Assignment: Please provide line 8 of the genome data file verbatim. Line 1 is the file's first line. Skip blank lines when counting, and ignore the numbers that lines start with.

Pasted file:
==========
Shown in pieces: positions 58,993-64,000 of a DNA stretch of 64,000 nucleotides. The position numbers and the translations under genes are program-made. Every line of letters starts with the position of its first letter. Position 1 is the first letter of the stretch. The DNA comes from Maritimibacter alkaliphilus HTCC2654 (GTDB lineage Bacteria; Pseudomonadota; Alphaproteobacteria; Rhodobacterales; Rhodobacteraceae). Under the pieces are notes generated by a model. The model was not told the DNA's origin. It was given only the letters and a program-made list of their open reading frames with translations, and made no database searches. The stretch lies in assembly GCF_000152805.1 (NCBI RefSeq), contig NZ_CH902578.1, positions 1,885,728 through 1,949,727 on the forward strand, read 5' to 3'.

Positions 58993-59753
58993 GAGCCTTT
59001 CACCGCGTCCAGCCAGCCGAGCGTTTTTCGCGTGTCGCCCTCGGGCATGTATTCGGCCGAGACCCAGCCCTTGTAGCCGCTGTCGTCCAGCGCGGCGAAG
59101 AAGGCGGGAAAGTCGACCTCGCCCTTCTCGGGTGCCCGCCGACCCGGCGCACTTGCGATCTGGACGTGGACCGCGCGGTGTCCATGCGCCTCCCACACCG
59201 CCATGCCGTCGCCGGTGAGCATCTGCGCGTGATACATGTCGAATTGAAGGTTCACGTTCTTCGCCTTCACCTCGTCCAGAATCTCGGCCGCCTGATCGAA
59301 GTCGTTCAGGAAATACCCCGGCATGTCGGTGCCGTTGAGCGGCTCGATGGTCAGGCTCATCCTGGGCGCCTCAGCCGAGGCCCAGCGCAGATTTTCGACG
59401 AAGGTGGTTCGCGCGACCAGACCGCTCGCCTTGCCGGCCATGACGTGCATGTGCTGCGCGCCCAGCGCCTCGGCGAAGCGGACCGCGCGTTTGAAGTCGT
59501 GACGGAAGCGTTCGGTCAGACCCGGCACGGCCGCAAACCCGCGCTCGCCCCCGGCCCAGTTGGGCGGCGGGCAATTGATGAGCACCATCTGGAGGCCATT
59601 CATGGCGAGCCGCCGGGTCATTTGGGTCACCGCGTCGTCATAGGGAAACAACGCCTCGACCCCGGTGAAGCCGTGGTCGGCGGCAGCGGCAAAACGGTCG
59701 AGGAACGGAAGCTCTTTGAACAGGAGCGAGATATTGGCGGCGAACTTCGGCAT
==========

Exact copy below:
59401 AAGGTGGTTCGCGCGACCAGACCGCTCGCCTTGCCGGCCATGACGTGCATGTGCTGCGCGCCCAGCGCCTCGGCGAAGCGGACCGCGCGTTTGAAGTCGT